BOISE, Idaho (AP) — A suspect arrested in connection with the murder of four University of Idaho students plans to waive an extradition hearing so that he can be quickly brought to Idaho to face murder charges, defense attorney said Saturday.
Bryan Kohberger is a 28-year-old Ph.D. A student and lecturer at Washington State University’s Department of Criminal Justice and Criminology was detained by Pennsylvania State Police early Friday morning at his family’s home in Chestnuthill Township, officials said.
“We believe we’ve got our man,” Captain Anthony Dahlinger of the Moscow Police Department told the Associated Press on Saturday.
Dahlinger said investigators obtained Kohberger’s DNA samples directly from the suspect after the suspect was arrested.
“He is the person we believe is responsible for all four of the murders,” he said.
Bill Thompson, a prosecutor in Latah County, Idaho, said at a news conference Friday that investigators believe Kohberger broke into the University of Idaho students’ home near the campus “with the intent to commit murder.” The bodies of the students – Kaylee Goncalves, Madison Mogen, Xana Kernodle and Ethan Chapin – were found on November 1. 13, hours after investigators believed they were dead.
The arrest of the troubling case brought a sense of relief in the small northern Idaho college town after weeks passed with little information from the police. But it also raised questions about whether the suspect knew the victims, what he had done in the weeks since the murders, and how authorities tracked him down in Pennsylvania.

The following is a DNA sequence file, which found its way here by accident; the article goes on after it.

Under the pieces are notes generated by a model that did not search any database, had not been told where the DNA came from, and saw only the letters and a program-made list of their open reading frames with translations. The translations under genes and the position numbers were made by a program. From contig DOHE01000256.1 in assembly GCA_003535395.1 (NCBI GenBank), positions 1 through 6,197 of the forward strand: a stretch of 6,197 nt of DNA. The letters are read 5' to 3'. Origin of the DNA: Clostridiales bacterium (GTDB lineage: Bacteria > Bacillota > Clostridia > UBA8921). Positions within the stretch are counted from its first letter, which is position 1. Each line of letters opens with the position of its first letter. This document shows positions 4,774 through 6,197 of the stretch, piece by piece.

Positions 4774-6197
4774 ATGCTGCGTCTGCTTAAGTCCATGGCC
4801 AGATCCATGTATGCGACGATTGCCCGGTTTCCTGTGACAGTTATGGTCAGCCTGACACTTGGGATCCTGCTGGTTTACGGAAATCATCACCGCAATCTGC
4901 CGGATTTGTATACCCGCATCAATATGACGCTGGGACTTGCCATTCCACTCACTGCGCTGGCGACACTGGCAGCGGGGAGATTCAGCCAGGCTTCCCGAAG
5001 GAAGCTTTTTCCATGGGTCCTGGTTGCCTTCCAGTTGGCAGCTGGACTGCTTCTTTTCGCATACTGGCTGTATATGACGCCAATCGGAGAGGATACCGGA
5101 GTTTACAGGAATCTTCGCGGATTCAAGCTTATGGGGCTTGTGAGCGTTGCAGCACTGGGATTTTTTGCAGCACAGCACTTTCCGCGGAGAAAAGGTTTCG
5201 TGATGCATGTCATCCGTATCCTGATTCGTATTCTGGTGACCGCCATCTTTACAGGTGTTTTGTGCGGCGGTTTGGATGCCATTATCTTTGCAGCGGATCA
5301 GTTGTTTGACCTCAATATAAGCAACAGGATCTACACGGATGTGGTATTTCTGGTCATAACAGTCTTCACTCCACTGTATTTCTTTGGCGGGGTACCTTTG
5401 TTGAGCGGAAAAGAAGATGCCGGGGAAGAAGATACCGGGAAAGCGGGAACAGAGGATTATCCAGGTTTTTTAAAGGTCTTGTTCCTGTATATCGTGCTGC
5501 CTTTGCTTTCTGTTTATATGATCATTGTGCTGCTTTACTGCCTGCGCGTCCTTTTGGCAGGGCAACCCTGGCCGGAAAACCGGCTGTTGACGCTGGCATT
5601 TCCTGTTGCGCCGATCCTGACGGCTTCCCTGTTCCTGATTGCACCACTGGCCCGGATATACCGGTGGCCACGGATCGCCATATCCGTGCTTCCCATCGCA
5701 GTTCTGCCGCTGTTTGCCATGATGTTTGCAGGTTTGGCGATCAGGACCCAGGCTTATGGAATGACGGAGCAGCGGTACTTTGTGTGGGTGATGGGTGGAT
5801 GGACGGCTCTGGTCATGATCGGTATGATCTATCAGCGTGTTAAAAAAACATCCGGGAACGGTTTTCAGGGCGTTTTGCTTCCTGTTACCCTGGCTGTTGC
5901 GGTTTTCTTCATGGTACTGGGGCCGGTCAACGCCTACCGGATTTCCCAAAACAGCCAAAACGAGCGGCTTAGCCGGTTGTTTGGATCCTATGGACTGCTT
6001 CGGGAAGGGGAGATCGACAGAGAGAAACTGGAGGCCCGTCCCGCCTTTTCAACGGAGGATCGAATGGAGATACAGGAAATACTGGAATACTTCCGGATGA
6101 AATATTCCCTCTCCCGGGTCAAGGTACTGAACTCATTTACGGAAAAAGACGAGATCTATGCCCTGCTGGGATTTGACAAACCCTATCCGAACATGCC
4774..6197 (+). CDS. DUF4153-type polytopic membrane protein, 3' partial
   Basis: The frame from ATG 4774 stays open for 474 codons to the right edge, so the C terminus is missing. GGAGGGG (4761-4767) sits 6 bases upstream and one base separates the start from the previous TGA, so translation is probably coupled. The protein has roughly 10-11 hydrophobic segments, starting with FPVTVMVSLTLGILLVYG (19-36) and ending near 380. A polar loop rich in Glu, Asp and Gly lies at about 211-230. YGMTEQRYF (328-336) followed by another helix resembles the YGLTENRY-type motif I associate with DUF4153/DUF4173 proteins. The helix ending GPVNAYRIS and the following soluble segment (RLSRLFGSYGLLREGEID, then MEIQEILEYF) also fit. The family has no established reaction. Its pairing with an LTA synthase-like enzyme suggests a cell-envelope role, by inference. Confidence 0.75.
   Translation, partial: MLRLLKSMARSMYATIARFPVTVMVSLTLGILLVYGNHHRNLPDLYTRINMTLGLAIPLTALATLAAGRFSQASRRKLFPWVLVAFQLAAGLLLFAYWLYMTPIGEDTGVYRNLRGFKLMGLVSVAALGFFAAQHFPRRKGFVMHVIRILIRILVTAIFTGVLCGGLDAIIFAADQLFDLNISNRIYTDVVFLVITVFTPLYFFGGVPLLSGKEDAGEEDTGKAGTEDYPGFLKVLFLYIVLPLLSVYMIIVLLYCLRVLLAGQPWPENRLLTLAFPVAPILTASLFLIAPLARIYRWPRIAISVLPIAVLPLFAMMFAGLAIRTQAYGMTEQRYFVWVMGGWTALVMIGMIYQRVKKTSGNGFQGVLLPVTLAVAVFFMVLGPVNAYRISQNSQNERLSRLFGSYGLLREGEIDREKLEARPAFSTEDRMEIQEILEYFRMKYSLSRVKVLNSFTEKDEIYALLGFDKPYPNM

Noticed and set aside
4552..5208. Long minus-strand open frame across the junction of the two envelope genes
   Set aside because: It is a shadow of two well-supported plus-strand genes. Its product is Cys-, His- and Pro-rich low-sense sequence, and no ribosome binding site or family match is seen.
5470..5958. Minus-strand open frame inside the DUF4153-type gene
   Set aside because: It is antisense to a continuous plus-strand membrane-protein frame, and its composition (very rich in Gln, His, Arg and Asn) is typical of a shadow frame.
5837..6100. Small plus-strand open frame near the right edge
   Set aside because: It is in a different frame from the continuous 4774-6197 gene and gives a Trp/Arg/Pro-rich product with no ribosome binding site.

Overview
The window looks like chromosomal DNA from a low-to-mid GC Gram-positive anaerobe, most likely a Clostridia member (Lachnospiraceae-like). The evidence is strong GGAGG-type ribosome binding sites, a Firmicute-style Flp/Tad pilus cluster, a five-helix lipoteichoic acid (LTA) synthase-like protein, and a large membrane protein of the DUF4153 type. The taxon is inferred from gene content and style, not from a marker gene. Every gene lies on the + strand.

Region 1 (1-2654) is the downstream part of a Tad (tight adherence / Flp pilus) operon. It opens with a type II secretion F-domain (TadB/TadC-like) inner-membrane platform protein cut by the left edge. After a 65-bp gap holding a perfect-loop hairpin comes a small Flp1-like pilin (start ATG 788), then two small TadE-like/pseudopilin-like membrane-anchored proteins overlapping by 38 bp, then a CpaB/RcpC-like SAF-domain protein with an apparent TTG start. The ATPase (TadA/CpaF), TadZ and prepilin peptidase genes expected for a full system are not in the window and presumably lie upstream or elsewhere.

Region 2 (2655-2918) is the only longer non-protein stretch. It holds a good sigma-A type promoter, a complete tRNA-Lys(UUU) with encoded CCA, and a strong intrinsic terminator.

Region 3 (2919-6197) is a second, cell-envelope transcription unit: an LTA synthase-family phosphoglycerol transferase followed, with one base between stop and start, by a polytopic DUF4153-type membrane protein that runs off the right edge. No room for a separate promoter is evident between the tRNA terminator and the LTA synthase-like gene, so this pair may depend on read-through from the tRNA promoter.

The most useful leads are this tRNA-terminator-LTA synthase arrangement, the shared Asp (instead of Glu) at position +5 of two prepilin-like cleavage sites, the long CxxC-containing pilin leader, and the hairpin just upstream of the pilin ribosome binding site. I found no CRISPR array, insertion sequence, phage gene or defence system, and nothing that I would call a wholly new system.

Many of these details will be revealed after Kohberger first appears in an Idaho courtroom, Dahlinger said. State law prohibits police from releasing most investigative records while the investigation is ongoing, and investigators have kept many details of the investigation confidential to avoid damaging the case.
“I hope everyone out there can understand the ‘why’ we keep a lot of information behind us close to our vests,” Dahlinger said. “This is the positive result we’ve been looking for the entire time.”
Kohberger’s attorney and attorney general, Jason LaBar, said Kohberger is willing to come clean and plans to tell a judge in Monroe County, Pennsylvania, on Tuesday that he will waive his extradition hearing so he can be brought to Idaho quickly.
LaBar also warned people not to adjudicate on the case until a fair trial has been made. The case sparked a great deal of speculation on social media; prospective spies suggest possible causes and often try to blame the deaths on various friends and acquaintances of the victims.
“Mr. LaBar wrote that Kohberger has been charged with very serious crimes, but the American justice system has concealed him under a veil of innocence. “He must be presumed innocent until proven otherwise – he should not be tried in public court.”
Dahlinger said police are now trying to understand “every aspect” of Kohberger. When the arrest was announced, investigators urged anyone who knew Kohberger to call the tip line to share information.
The answer came right away.
“We got 400 calls in the first hour after the press conference, which is great,” Dahlinger said. “Now we’re trying to build this picture of him: who is he, his past, how we got to this event, why this event happened.”
Neighbors of the Kohberger family in Chestnuthill Township, Pennsylvania, told The (Scranton) Times-Tribune on Friday that they were shocked to see law enforcement vehicles outside their home.
Eileen Cesaretti, who lives across the street, said Kohberger loved her parents and cared for their son, who she said helped her and her husband around the house while they were home from school.